Whatever you want to say about the Arizona Wildcats' 1-3 start -- and plenty has been said -- one thing you can't say is it's Nick Foles' fault.
The Arizona quarterback ranks sixth in the nation with 361.8 yards passing per game. He's thrown 10 touchdown passes with zero interceptions. He's completed 70.5 percent of his passes.
Heck, the righty even completed a 12-yard pass left-handed against Oregon.
"He's playing at a very high level right now," coach Mike Stoops said.
The problem for Arizona -- and Stoops and Foles -- is the Wildcats have Foles and the passing game and little else.
The defense ranks among the worst in the nation in nearly every statistical category. The running game ranks 119th in the nation. There are 120 FBS teams.
And, with no running game to make a defense honest, defenders line up like Usain Bolt, eagerly anticipating opportunities to get sacks against an offensive line with five new starters. The Wildcats have yielded 12 sacks -- including five in the blowout loss to Oregon -- most in the Pac-12.
After seeing Foles lead an impressive, but ultimately failed, second-half comeback against Oregon, and getting repeatedly pounded, Ducks coach Chip Kelly called Foles "a warrior."
Still, the Wildcats head to USC on Saturday facing the possibility -- probability? -- of a 1-4 start and a ninth consecutive loss to an FBS team. Again, it's worth noting that the three losses this year were to top-10 teams. The five losses last season were to two top-five teams, a No. 13 Oklahoma State squad, as well as losses to USC and Arizona State by a combined four points.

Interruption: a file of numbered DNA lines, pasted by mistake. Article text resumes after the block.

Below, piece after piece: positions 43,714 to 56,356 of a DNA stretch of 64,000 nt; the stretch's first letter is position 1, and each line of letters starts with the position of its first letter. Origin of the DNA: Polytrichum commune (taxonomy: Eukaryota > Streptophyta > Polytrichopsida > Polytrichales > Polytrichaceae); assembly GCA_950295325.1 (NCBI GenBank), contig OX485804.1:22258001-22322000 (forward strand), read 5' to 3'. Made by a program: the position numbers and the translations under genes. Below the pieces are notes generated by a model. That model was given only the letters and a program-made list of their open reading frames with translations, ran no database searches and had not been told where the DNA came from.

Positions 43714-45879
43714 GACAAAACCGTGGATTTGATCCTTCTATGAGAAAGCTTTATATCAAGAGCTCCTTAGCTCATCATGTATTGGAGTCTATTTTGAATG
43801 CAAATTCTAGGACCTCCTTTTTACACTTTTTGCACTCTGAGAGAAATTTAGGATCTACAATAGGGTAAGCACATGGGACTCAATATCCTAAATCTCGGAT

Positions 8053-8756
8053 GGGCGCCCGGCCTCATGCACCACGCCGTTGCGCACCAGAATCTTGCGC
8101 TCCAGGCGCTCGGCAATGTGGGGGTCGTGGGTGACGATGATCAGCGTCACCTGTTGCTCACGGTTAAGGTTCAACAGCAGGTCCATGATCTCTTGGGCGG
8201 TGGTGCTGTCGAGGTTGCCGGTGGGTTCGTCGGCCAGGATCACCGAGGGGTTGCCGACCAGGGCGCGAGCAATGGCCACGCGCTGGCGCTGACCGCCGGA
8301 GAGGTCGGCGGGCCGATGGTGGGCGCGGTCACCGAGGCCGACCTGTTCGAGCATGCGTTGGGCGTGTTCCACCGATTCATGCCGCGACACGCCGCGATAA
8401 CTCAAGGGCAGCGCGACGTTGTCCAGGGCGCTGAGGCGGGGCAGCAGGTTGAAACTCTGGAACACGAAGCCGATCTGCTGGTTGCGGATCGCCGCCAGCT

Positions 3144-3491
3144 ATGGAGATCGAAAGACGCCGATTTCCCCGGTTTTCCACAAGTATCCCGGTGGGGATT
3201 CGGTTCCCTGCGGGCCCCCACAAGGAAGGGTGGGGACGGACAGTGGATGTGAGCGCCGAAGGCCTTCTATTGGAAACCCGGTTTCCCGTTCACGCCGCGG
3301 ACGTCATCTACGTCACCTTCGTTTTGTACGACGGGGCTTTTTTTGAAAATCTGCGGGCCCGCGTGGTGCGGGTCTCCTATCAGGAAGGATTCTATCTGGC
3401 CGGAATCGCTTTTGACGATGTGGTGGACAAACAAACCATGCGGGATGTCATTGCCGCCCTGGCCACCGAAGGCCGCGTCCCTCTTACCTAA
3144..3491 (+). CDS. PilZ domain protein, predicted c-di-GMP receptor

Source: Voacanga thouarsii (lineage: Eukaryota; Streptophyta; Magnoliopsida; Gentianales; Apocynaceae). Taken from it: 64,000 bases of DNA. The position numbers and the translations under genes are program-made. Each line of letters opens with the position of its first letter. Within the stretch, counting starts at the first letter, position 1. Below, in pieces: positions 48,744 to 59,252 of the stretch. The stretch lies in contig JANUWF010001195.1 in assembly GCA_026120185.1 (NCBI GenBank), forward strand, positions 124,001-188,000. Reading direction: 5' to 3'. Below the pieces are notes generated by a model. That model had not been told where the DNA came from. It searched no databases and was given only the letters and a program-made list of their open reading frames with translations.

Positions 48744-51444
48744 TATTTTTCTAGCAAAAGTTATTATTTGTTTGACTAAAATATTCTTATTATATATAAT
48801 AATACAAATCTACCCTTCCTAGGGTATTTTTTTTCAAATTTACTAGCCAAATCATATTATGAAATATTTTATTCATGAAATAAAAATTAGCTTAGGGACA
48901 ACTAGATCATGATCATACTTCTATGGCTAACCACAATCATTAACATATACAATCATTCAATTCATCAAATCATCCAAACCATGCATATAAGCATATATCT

Stoops is trying to change the focus from winning to getting better, which will come in handy when the schedule eases up after Saturday.
"These games will make us better later on down the road," he said.
Of course, Foles and the passing offense haven't been perfect. Foles has missed some passes that could have become big plays and he's seen his touted crew of receivers drop a few, too. Both sorts of miscues were on display against Oregon. Stoops noted both, but that's certainly not his primary concern.
"You have to help him," he said. "I'm disappointed we're not helping him enough."
Where is that help going to come from? The best bet is the passing game being enough to overwhelm less talented teams. So while the slow start isn't Foles' fault, a lot is on him to lead a second-half renewal.
"He's got to be the glue that holds our offense together," Stoops said. "With a quarterback like that, I believe you have a chance to win any game you play."